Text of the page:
The Chair ... view the full minutes text for item 36/18
To receive a summary/comparison of the performance of children and young people in Croydon Local Authority maintained schools and academies for the academic years 2015/16 and 2016/17.
The Chair wanted it noted that this item was mis-titled as the Sub-Committee would be looking at the audited performance of schools at the next meeting on 5 February 2019. The main focus of this item was on exclusions and children missing in education.
The Head of Education Standards Safeguarding and Inclusion introduced the report and directed Members to two main highlights. The Sub-Committee noted that it was difficult for the department to provide conclusive overarching comparative data on performance due the fluctuation in performance in different areas periodically for maintained schools and academies, as well as the fact that there was a distinctively smaller number of maintained secondary schools in comparison to academies in the borough.
In terms of permanent exclusions, Croydon schools compared favourably nationally in primary and secondary level with strong engagement by schools in the fair access process which reduced the number of permanent exclusions. Figures showed that 71% of referrals that went to the Fair Access Panels secured places at alternative mainstream schools. Secondary fixed term exclusions were above the national average whilst primary school figures were below average. Elective Home Education figures show a disproportionate figure in the numbers for academies. It was important to note that it was difficult to provide an overarching reasons for this as figures showed that one academy has 10 referral in the period.
There had been a rise in the figures for children missing from education due to a change in the regulations that came into effect in 2016 that required local authority and academies to record any pupils coming off the school roll.
It was queried whether there had been any further exploration of the particular themes emerging from one of the main reasons behind elective home education, which was dissatisfaction in the system. Officers advised that it was difficult to quantify the reasons why people were dissatisfied with the education system as this was individual to the parent. It also could not be specifically attributed to either academies or maintained schools.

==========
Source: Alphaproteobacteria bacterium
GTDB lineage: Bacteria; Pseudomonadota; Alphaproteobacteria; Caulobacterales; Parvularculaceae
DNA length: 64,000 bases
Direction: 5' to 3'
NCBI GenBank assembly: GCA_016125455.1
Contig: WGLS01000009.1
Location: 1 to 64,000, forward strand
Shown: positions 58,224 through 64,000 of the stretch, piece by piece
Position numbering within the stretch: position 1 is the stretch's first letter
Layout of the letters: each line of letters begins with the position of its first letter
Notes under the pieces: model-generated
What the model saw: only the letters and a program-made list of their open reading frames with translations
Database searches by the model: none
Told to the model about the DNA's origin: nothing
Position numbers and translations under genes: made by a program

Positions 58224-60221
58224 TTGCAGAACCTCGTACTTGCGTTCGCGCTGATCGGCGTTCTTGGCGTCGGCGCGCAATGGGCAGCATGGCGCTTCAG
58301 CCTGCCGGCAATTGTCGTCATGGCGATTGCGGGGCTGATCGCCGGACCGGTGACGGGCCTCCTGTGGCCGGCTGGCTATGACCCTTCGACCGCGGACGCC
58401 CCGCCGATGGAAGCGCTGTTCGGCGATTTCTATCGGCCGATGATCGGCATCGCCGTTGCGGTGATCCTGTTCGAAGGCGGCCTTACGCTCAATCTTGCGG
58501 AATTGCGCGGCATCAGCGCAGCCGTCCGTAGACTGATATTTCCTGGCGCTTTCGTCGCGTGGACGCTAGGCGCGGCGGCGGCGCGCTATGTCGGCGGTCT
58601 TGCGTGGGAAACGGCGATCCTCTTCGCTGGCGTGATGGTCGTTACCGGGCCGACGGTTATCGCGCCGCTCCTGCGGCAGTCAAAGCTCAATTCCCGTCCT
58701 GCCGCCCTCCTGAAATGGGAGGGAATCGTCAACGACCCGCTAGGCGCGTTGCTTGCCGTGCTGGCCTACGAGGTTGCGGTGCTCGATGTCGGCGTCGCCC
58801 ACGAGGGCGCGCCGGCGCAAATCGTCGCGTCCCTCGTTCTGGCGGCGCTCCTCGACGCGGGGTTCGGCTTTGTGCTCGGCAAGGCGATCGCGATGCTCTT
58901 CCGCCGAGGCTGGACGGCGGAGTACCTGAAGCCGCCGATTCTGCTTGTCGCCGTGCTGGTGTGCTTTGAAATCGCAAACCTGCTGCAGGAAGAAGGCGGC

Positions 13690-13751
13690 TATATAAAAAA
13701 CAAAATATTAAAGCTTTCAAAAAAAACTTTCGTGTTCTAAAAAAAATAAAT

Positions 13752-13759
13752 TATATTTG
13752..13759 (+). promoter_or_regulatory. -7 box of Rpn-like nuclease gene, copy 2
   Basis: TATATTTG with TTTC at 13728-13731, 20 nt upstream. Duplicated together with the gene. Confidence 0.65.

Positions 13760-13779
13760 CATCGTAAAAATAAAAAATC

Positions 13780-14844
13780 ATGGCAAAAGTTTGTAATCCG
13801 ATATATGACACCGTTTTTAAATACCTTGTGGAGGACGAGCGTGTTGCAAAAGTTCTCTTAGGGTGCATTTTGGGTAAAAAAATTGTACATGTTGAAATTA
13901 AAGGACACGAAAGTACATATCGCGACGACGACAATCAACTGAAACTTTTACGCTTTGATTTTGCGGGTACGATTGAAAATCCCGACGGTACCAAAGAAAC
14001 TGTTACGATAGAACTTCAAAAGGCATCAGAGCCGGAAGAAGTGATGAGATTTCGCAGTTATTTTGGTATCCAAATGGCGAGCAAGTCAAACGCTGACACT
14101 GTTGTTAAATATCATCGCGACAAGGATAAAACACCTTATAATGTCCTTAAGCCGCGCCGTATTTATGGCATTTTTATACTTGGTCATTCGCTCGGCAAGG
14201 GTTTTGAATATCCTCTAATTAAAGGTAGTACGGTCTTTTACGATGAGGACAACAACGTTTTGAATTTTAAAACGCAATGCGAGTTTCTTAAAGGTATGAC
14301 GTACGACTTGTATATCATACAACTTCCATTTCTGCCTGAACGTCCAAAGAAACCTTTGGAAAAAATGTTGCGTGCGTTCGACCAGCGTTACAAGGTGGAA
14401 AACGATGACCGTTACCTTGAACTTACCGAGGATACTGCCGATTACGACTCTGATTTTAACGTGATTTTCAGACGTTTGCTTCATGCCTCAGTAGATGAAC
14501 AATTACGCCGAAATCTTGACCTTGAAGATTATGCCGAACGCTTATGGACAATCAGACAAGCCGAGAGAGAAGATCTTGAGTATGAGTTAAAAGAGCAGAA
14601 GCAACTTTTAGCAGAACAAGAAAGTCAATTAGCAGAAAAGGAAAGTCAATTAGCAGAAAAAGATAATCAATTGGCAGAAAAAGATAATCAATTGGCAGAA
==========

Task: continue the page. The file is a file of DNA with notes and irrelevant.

The Chair commented that he had visited different schools and spoken extensively about the issues of children in danger of exclusions and explored the processes of Fair Access Panels for both primary and secondary schools. Concerns were expressed around the robustness of the process in primary schools in comparison to secondary schools. Primary schools have recognised there are issues with inconsistency and were working to make their processes more robust. In terms of exclusions, levels were high in some schools and low in others, which led to concerns regarding the variation. Information on children sent to Pupil Referral Units (PRU) was also needed in order to understand the totality of the picture.
The Executive Head of Harris Schools commented that in terms of the data provided on the fair access protocol, it may be helpful to look at the data over a number of years in order to form an understanding of what was meant by referrals and offers. The data does not show ... view the full minutes text for item 37/18
What Difference has this meeting made to Croydon's Children
To discuss the finding of this meeting and the expectations for Croydon’s Children.
The Sub-Committee Members felt that officers understood the importance and requirement for full information to be contained in reports or circulated separately ahead of each meeting. Reports did not always reflect what was required or expected and this will be challenged where necessary. Challenge will be made to officers on how they will convince Members about changes to organisational culture.
To note the work programme for the remainder of the 2018/19 municipal year.
It was agreed for a Task and Finish group to be set up to collate data and evidence on the off rolling of pupils in Croydon schools and for findings to be reported to the Sub-Committee at its meeting on 12 March 2019
The Sub-Committee agreed the additional items to meetings for the remainder of the municipal year.